I leave Japan today for the Netherlands, exactly seven months after the Great Tohoku Earthquake, Tsunami and Nuclear Cataclysm. In a previous adventure, I flew into Narita on March 12, the day after that fatal 9.0 earthquake. There was only a sporadic and minor train system that left the airport that day, and getting myself and bags into Tokyo was a nightmare. During my several weeks stay then, much of my Tokyo Westin Hotel was dark, with most restaurants closed. The city lights were dimmed and moving walkways were stopped to conserve energy. People wanted to leave the country, as urged by some governments like France, not come, as was my case. Japan was not unlike a third world nation. Prime Minister Naoto Kan kept repeating that this was the worst disaster the country had faced since World War II.
Amazingly enough, Japan today is almost back to normal. They weathered the hot summer, and have another seven months to focus on what to do about the summer of 2012. The people are worried, but there is that overwhelming sense that they will overcome.
Fukushima has become as infamous as Chernobyl, and while their radioactive exclusionary zone is only 4% that of the latter, keep in mind this is the size of Switzerland. It will be many decades before many residents will be allowed to return. The six nuclear reactors will likely never become operational again. The whole area will become a monument to atomic power gone bad. The long-term fallout from Fukushima will be worse than what happened to Hiroshima and Nagasaki.
So how is Japan responding? Well, for one, their new Prime Minister, Yoshihiko Noda, is facing reality, and most, if not all, of their nuclear facilities will no doubt gain approval to operate into the foreseeable future. Yes, there will be the politics of mayor to governor to the central government, plus at least tepid protests, but they have no other alternative. However, the incident has spawned troublesome discoveries. One recent report indicated that the nuclear reactor site at Aomori had in the past suffered through many major tsunamis. There are others, too, of course, and the public reaction could well be the determining factor for Japan to escape from the present miasma.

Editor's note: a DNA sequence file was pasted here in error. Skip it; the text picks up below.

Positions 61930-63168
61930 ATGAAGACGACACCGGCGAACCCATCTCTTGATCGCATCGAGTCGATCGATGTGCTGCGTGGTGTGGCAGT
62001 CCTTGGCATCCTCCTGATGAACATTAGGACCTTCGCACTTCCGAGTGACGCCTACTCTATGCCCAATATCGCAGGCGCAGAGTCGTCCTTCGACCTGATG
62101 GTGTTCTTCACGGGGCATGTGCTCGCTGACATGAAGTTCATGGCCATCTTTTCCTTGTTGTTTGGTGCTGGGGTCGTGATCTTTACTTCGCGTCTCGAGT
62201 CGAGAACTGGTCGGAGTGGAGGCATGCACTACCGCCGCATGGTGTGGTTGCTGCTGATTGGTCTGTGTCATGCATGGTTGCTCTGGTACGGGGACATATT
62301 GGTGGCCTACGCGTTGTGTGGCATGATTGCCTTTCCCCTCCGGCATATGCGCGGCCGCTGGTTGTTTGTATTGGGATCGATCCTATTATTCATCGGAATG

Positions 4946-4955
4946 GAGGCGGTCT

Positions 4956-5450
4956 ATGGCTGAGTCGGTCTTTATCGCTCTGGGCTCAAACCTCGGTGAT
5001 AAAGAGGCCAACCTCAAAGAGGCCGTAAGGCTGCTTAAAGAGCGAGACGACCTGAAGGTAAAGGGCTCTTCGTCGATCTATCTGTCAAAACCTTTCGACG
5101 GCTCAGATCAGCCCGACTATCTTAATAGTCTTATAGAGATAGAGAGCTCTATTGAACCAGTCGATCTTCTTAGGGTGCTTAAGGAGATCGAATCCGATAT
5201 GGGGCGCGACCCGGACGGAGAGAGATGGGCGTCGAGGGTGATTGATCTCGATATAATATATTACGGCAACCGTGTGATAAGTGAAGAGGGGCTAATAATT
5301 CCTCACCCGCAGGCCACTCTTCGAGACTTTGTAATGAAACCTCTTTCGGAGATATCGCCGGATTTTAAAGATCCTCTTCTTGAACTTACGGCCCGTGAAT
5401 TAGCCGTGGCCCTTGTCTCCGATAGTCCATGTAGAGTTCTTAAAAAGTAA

What is incredible is that nuclear power, against all odds, appears to be recovering throughout the world. Japan will join this crowd because they must.
The Nation's next real crisis will come when attempts are made to actually build new nuclear facilities. I would call the Japan youth of today the M-Generation. They are, frankly, Meek. They are not as driven anymore, and spend much of their time at video games and such. But this is the potential source of future problems. The 15-24 age unemployment rate has surged past 10%. While their counterparts in Europe are at 20+%, the overall unemployment rate for Japan is half that of Europe.
I'll deal with the China youth problem in another posting, but for Japan, the next generation needs a grand mission for their future. Rather than further feed this festering situation with palliatives, the country should embark on a progressive marine "Peace Corp and Astronaut" effort to meet their energy needs. Japan has meager wind, sun geothermal and biomass prospects. Their only real solution is to re-charge their sinking shipyards to build floating plantships for the Blue Revolution. It's not only the sustainable energy and general boost to the economy, more so, something so dramatic as a return to the seas could well give purpose to the entire populace.
Japan remains the #3 global economy, with Germany quite a ways behind yet at #4. Germany, too, having chosen to abandon nuclear fission by 2022, will more and more face the wrath of energy, especially if the double hammer of Peak Oil and Global Warming comes crushing down on the world. The answer is not space. The solution for Japan, and Germany, too, is the open ocean. On to the Blue Revolution.
An enlightened first step could well be the ocean analogue to the soon to be abandoned International Space Station. The ISP supposedly expended up to $150 billion to produce...what? The Pacific International Ocean Station has been proposed as an international partnership to develop the riches of the ocean in harmony with the marine environment.